It was assumed that the differentially expressed HDAC family might contribute to the clinical and genetic features of glioma. The investigation on the potential links between the HDAC family and the pathological grade, and the genetic alterations of glioma, revealed that the expression levels of HDAC1, HDAC2, and HDAC11 significantly altered with the glioma grade (HDAC1, p = 1.25e−13; HDAC2, p = 0.0025; HDAC11, p = 3.74e−12) and the IDH1 mutation status (HDAC1, p = 5.5e−16; HDAC2, p = 0.0098; HDAC11, p = 9.53e−05) (Figures 3A,D; Figures 4A,C; Table 2). The transcriptional level of HDAC1 (p = 5.06e−57), but not HDAC2 (p = 0.64) and HDAC11 (p = 0.058), significantly varied with the 1p/19q mutation (Figures 4D,E).

Given that low pathological grade, IDH1 mutant, and 1p/19q codeletion were favorable prognostic factors, the fact that HDAC1 overexpressed in the WHO III and WHO IV group (Figure 3A), in the IDH1 wildtype group (Figure 4A), and the 1p/19q non-codeletion (Figure 4D) implied that HDAC1 tended to be a detrimental prognostic biomarker in glioma (Lapointe et al., 2018). It also suggested the role of HDAC11 as a protective factor concerning its opposite expression pattern relative to HDAC1 (Figures 3D, 4C,F). However, HDAC2 expressed the most in the WHO III group but the least in the WHO IV group, indicating a baffling part HDAC2 played in the glioma progression (Figure 3A). It was still reasonable that HDAC2 was involved with the IDH1 mutation (Figure 4A).

Consistent with the earlier results and assumption, the OS-oriented survival analysis in both the GEPIA (n = 676) and the CGGA (n = 404) showed that HDAC1 overexpression (GEPIA, HR:3.9, p < 0.0001; CGGA, p < 0.0001) brought risks to glioma patients (Figures 5A, 6A), while HDAC11 served as a favorable prognostic indicator (GEPIA, HR:0.37, p = 2.1e−14; CGGA, p < 0.0001) (Figures 5C, 6C). Although HDAC2 (HR:1.3, p = 0.024) significantly distinguished the group with poorer prognosis in GEPIA (Figure 5A), it failed to impose any disadvantages to the HDAC2-overexpressed group (p = 0.39) when validated (Figure 6A). Moreover, HDAC1 (HR:3.0, p < 0.0001) acted as a hazard predictive biomarker, and HDAC11 (HR:0.5, p = 4.8e−08) was still a protective factor in the DFS analysis (Figures 7A,C). The relatively low mutation ratio of HDAC1 and HDAC11 probably suggested the stability of the genes (Figure 8A).

In contrast to less efficient discrimination of HDAC2 and HDAC11, the AUC value of HDAC1 over 0.7 throughout the time points manifested that HDAC1 was identified to be a promising prognostic biomarker for glioma (Figures 9A–C; Table 2). It was found recently that knockdown of HDAC1 with siRNA reduced LN18 GBM cell proliferation, leaving cell viability unaffected (Was et al., 2019). The result that simultaneous inhibition of HDAC1 and HDAC2 led to a significant drop in GBM cell proliferation synergistically suggested an efficient combination anticancer strategy (Was et al., 2019). More in-depth research found the involvement of HDAC1 together with HDAC2 in the regulation of a transcription factor c-Myc (Nguyen et al., 2020). The selective and broad inhibition of HDAC1 and HDAC2 disrupted c-Myc regulation on aerobic glycolysis enhancing oxidative metabolism, followed by peroxisome proliferator-activated receptor γ coactivator1 α (PGC1α) and peroxisome proliferator-activated receptor δ (PPARδ), thereby extending overall survival of patient-derived xenograft (Nguyen et al., 2020). The additional mechanism of HDAC1-involved invasive and proliferative phenotype in GBM cells could be attributed to the interaction between HDAC1 and phosphorylated special AT-rich sequence-binding protein 1 (SATB1) (Han et al., 2013).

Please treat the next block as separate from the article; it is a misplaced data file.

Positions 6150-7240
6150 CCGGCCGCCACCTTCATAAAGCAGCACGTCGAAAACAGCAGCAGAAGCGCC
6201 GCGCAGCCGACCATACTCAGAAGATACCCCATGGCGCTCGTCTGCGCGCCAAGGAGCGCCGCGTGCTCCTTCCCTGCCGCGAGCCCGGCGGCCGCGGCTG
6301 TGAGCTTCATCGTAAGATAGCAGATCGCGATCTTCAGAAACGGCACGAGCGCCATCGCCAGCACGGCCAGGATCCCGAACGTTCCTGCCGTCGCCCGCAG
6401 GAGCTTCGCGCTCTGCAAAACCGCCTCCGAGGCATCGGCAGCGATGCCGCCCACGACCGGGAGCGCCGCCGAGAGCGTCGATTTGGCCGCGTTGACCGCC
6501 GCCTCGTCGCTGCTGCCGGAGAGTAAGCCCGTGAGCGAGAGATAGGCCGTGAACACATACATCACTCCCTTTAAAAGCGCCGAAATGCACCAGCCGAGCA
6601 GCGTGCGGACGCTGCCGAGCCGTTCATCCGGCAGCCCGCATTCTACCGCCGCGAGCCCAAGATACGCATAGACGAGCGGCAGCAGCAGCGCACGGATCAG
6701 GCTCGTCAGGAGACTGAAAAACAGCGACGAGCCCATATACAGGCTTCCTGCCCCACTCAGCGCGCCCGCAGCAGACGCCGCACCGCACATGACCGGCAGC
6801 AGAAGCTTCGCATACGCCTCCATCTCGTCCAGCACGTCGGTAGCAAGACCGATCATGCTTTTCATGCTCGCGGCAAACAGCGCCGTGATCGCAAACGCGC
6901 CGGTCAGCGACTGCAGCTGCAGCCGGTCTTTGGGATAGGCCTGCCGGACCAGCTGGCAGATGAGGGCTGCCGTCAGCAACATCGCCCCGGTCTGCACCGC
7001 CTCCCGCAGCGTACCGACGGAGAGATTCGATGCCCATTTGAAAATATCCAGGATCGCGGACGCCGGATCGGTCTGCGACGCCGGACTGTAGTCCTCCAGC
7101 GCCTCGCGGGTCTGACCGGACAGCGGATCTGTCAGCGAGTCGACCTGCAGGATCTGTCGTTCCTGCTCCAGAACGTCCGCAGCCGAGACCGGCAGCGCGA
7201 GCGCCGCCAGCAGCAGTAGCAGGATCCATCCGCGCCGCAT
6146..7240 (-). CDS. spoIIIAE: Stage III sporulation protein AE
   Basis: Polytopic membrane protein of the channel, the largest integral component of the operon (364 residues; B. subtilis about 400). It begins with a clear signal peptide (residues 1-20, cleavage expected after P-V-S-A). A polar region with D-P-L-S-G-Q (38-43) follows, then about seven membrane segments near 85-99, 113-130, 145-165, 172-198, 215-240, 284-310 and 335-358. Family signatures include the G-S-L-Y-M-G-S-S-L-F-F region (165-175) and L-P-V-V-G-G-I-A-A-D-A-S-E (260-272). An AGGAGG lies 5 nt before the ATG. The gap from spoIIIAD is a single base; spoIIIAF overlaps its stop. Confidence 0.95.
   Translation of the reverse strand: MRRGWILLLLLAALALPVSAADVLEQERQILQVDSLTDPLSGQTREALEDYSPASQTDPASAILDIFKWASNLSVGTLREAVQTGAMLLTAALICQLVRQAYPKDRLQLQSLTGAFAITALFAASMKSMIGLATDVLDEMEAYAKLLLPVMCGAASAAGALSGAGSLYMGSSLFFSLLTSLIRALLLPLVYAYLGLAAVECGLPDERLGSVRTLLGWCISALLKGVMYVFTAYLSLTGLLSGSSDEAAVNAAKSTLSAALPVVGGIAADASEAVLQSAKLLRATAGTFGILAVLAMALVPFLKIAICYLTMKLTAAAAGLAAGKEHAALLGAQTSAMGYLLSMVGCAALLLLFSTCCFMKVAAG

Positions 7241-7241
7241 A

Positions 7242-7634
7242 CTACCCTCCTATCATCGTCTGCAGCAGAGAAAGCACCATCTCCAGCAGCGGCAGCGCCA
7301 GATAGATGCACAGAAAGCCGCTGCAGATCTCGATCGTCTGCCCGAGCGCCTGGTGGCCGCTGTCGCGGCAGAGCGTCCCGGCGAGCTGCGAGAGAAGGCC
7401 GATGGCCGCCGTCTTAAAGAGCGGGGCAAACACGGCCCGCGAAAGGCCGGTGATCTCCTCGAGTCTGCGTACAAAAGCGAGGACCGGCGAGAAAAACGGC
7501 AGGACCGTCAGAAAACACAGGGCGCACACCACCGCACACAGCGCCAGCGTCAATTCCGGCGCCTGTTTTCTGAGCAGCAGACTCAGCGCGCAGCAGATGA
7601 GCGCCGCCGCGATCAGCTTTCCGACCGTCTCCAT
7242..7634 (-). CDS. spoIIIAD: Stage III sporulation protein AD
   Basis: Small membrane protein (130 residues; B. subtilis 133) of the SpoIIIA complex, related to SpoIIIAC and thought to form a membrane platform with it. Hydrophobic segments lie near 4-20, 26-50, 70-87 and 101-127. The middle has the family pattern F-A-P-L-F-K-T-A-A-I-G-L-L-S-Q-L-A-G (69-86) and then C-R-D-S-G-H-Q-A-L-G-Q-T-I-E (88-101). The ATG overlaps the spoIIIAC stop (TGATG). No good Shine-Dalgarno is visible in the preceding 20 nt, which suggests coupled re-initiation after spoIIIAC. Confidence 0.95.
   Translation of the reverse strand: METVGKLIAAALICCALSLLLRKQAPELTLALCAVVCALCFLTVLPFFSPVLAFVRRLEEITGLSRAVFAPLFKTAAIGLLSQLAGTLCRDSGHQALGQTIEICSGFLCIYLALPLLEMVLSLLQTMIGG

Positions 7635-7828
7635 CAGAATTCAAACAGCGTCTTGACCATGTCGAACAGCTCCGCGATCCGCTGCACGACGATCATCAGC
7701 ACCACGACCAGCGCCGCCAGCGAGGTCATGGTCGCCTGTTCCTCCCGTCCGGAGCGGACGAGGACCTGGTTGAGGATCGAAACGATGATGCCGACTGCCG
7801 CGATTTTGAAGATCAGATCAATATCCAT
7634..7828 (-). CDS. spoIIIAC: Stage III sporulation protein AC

It also exposed the moderate relationship between HDAC1 expression and neutrophil infiltration (r = 0.60, p = 2.88e-47) in LGG, as well as CD4+ T cell infiltration (r = 0.52, p = 3.96e-35) (Figure 9D). Although the studies on how the HDAC1 expression predicted immune infiltration in LGG were urgently needed, it was demonstrated that IFN-β silenced interleukin-8 (IL-8) transcription by increasing HDAC1 expression level in GBM cells (Nozell et al., 2006). Given that IL-8 was one of the chemokines that recruited migrating neutrophils, impaired IL-8 release likely resulted in reduced neutrophil infiltration, which might explain the absence of relation between HDAC1 and neutrophil infiltration in the GBM.